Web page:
cost drivers

Sometimes a single predetermined overhead rate causes costs to be misallocated.

Imagine you are renting an apartment with three friends. The rent is $600 per month, cable is $150 per month, and groceries are $450 per month. You decide to take the $1,200 cost and divide it evenly by the four of you. That would be $300 each. After a few months, you and your friends become annoyed with this scenario. You don’t watch TV so you don’t think it’s fair you have to pay for cable. One of your friends rarely eats at home so he thinks it is unfair to pay for groceries. Clearly, the $300 per person rate is not working. You feel that too much of the cost of cable is being allocated to you and your friend feels that too much of the cost of groceries is being allocated to him. Your other two roommates are underpaying for the resources that they are consuming.

There needs to be a better way and there is.

In managerial accounting, rather than using one overhead rate to allocate all of the overhead costs, we can break up overhead costs by department. By using departmental overhead rates, we have the flexibility to use a different activity or cost driver for each department. Some departments rely heavily on manual labor but other departments rely heavily on machinery. Direct labor hours might been a good indicator of cost in some departments but machine hours might work better for others.

The process for calculating the rates is exactly the same as when we calculated predetermined overhead rates. The only difference here is that it is important to pay attention to which driver is being used in each department. Because you are working with multiple drivers, it is really important to label your rates here. If you do a calculation based on machine hours label your rate as $x/MH. That tells you that the rate is dollars per machine hour. That way when you go to apply the rates, you’ll know to use machine hours and not something else.

When calculating and departmental overhead rates:

1. Calculate the rate for each department using the correct driver:

Departmental overhead rate = Estimated overhead for the department / Estimated activity for the department

2. Label the rate so you know which activity you used to calculate each rate.

3. Apply overhead to jobs or activities using the rate for each department and the actual activity:

Applied overhead for each department = Departmental overhead rate x Actual activity (using the same driver used to calculate the rate)

If you used estimated machine hours to calculate the rate, use actual machine hours. If you used direct labor hours to calculate the rate, use actual direct labor hours.

4. Add up the overhead from each department to calculate the total overhead applied.

The related video shows an example problem and the calculations required. It also shows how plantwide overhead rates can skew the numbers.

 Related Video

Calculating and Applying Departmental Overhead Rates

Share This:

Related pages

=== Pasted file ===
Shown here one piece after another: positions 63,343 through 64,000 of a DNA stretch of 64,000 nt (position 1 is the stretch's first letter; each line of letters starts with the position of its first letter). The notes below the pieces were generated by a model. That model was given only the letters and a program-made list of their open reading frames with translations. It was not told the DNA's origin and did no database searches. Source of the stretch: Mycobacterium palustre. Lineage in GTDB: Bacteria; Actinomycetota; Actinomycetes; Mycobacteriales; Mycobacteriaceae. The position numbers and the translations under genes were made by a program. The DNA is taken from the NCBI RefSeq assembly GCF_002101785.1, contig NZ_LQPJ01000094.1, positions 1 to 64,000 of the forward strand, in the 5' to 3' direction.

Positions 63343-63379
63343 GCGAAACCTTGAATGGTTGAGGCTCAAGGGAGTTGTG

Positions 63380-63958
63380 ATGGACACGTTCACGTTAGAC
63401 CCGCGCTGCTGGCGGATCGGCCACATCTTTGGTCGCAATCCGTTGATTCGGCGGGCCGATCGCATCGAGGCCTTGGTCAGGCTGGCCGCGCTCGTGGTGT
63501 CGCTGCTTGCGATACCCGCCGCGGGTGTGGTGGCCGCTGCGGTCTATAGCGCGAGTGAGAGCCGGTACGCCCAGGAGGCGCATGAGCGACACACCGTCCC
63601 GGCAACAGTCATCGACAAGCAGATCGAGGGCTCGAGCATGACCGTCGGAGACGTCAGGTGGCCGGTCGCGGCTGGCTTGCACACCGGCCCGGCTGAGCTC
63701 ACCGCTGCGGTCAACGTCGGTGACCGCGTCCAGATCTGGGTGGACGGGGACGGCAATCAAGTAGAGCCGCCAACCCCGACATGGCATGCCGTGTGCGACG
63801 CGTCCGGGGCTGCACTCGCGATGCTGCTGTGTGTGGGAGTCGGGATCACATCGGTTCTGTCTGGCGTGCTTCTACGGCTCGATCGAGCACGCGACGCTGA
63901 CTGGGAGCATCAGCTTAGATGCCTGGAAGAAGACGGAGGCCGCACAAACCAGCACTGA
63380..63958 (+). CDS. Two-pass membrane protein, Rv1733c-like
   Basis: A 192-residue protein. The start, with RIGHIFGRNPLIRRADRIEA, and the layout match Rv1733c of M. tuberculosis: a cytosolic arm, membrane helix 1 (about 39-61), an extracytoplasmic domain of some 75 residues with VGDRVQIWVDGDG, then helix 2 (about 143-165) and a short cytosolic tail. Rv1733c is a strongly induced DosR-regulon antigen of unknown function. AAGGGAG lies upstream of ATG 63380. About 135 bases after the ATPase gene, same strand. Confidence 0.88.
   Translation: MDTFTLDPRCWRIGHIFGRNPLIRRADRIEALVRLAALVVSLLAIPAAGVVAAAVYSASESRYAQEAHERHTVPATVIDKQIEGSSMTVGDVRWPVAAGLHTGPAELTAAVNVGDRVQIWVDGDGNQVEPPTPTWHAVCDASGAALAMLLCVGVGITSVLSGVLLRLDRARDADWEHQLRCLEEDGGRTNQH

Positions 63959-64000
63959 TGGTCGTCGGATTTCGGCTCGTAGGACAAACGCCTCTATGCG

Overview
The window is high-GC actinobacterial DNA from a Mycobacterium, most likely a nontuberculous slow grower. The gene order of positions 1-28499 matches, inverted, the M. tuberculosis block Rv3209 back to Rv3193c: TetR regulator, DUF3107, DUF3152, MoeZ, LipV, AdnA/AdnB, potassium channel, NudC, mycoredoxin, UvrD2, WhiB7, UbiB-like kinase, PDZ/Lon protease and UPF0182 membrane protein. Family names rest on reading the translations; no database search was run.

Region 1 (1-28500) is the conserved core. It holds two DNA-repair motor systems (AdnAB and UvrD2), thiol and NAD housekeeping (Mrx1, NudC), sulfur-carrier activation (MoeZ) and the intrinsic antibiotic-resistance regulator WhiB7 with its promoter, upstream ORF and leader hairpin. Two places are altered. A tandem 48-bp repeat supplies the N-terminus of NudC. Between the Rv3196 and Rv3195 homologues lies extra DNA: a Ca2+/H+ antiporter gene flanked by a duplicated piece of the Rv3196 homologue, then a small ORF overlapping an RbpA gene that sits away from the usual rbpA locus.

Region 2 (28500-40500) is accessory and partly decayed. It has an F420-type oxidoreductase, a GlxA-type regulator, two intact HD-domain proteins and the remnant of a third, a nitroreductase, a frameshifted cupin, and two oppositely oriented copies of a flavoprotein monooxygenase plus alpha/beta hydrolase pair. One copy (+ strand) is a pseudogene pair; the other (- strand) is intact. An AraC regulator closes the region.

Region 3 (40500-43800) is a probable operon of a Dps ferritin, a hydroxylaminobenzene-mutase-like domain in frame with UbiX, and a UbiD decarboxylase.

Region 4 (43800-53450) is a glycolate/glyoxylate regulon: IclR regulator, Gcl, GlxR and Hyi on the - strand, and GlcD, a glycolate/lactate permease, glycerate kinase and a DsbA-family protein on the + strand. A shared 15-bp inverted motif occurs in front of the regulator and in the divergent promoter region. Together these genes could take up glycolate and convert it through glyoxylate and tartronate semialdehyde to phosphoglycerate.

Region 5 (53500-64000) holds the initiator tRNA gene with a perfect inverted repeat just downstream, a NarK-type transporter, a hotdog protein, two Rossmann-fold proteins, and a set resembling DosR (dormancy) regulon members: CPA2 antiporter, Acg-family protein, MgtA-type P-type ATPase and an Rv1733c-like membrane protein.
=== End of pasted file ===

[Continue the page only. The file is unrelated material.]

annuity pvformula of retained earningsdepreciable cost formulaformula for depreciable costbank reconciliations accountingfixed cost variable cost examplescost accounting overhead allocationwhat is an accounting equationfactory overhead cost formulafinancial accounting formulashow to figure federal withholding taxdouble declining depreciation methodfinancial accounting debits and creditsa debit balance in the allowance for doubtful accountsincome statement gaapexamples of fixed cost and variable cost in manufacturingthe formula for depreciable cost iswhat kind of account is unearned revenuecontra account balance sheetapplied factory overheaddiscount factor calculatormethods of calculating depreciation in accountingending retained earningsincome tax provision accounting entriesjournal entry for prepaymenttotal assets turnover ratio meaningperpetual and periodic inventory systems examplesaccounting entry for provision for doubtful debtsaccounting outstanding checkshow is federal withholding tax calculatedcalculate retained earninghow do you calculate taxes from paycheckslifo and fifo examplesreturn on investment measuresmedicare tax calculationannuity factor tablecost of goods manufactured templatenintendo value chaincalculate federal payroll taxesmanagerial accounting high low methodaccumulated depreciation buildingcalculating source deductionsplantwide overhead rate methodexpense payable journal entrycalculate tax withholding paycheckpv of an annuityadjusted journal entriesfica tax payabletotal overhead variance formulabad debt expense and allowanceexamples of variable expensecalculate total overhead costhow to do unadjusted trial balancecalculating pv factordifference between depreciation expense and accumulated depreciationgross profit minus selling expenses equals net incomeincremental expensesuse of the double-declining balance methodunearned revenue accounting entryis accumulated depreciation a current assetcalculate payroll tax withholdingwhat is a selling expensemedicare tax withholding rate 2014accounts payables journal entriesunearned rent revenue journal entryhow to journalize adjusting entriescost of goods manufactured formula accountingdefine overhead expensesnote payable calculatorapplying manufacturing overheadjournal entry to write off bad debtfactory overhead applied